An investigation into the teaching practices and strategies that result in improved engagement in mainstream classrooms for year seven & eight Māori students in a decile five intermediate school.
Degree GrantorUniversity of Canterbury
Degree NameMaster of Teaching and Learning
Despite high achievement by many Māori (indigenous people of Aotearoa New Zealand) students there is still a disparity between the achievements of Māori students and Non Māori students in the New Zealand educational context. Given that over 85% of Māori students are currently in mainstream settings rather than Māori medium settings the Government has initiated and supported teacher professional development approaches in efforts to enhance teacher effectiveness for teachers working with Māori in mainstream settings.
This investigation looks specifically at the practice of four teachers who have been on the Te Kauhua/Māori in Mainstream Pilot project in a decile1 5 Intermediate school in the South Island of New Zealand. An important aspect of this investigation is that it listens to and includes the voices and opinions of eight students who are in the classes of these teachers. Early on in the Te Kauhua project teachers at the school articulated that it was the lack of engagement from their Māori students that was the problem and they wanted to look at ways in which they could maximise Māori student engagement in the classroom learning contexts.
The particular aim of this investigation was to look at specific strategies and practices that teachers used to successfully maximise Māori student engagement in the classroom curriculum. The results highlighted the importance of the quality of the relationship between the teacher and the students, the positive impact of the extra effort that teachers applied to engage their students and the students’ preferences for working in small groups. Underpinning these aspects of practice was the importance that teachers placed on developing their reflective practice and the participation in small learning professional learning groups.
SubjectsMaori student engagement
Showing items related by title, author, creator and subject.
International Student Mobility and Internationalisation of Universities - The role of serendipity, risk and uncertainty in student mobility and the development of cosmopolitan mind-sets through knowledge and intercultural competence. Employability, students’ future mobility aspirations and the EU’s support of international student mobility Weibl, Gabriel (University of Canterbury. National Centre for Research on Europe, 2014)The background to this study lies in the discrepancy between the perceptions of international student mobility in the context of the internationalisation of higher education by the EU and universities on one hand and ...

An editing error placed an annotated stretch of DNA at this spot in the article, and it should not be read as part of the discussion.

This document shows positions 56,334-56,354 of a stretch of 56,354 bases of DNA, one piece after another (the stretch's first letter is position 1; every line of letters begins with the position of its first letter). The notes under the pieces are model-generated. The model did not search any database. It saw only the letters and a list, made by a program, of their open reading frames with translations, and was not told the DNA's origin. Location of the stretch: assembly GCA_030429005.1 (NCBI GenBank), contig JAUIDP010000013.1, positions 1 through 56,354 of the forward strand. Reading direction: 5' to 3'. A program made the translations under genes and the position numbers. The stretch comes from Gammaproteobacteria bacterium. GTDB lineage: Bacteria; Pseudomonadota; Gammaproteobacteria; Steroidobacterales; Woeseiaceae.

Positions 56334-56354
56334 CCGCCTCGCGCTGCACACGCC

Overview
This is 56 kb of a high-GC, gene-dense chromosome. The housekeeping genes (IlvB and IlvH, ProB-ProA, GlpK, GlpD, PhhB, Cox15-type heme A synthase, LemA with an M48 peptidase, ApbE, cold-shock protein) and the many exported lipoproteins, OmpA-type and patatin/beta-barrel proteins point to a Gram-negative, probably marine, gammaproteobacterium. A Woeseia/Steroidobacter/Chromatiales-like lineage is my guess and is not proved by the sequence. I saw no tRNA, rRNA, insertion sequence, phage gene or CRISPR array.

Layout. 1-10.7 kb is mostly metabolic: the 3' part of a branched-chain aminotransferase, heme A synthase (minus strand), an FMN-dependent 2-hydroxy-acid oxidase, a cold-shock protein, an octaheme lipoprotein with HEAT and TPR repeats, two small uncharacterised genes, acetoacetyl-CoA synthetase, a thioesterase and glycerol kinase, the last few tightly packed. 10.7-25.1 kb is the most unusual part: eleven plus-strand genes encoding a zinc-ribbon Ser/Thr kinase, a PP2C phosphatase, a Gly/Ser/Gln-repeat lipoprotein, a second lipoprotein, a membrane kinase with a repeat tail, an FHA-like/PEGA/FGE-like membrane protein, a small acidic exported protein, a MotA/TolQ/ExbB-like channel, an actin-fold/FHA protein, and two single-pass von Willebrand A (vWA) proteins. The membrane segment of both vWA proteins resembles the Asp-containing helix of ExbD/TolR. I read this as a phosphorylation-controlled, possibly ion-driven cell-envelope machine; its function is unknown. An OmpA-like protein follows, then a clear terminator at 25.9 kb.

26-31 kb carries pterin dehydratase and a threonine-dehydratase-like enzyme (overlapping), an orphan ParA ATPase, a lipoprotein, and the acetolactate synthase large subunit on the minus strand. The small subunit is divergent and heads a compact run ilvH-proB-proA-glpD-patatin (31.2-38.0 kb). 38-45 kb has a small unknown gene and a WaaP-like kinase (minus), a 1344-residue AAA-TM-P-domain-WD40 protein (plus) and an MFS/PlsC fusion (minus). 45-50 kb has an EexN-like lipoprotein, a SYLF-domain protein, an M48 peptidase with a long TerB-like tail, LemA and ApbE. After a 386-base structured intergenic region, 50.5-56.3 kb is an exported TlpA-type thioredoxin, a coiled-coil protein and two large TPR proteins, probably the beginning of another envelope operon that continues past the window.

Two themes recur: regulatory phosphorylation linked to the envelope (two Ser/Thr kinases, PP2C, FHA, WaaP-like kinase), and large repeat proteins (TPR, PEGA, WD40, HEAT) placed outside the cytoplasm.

Overseas students : a general survey of the presence of overseas students in Christchurch and an investigation into the opinions of these students as to their general problems of adjustment to the conditions of living in Christchurch. Ng, Winnie Swee-wan (University of Canterbury. School of Educational Studies and Human Development, 1962)It was the aim of this study to make a start at providing some information on overseas students in Christchurch. Therefore, it is rather exploratory in nature and limited in scope, hoping to point the way to further studies. ...
A Matter of Choice- Tertiary Student Term Time Employment: An Investigation of New Zealand Domestic and Chinese International Students Wang, Xiaofeng (University of Canterbury. Management, 2011)Term time employment of tertiary students has increased dramatically following funding policy changes in the global Higher Education sector. Taking a comparative approach, this study of students at the University of ...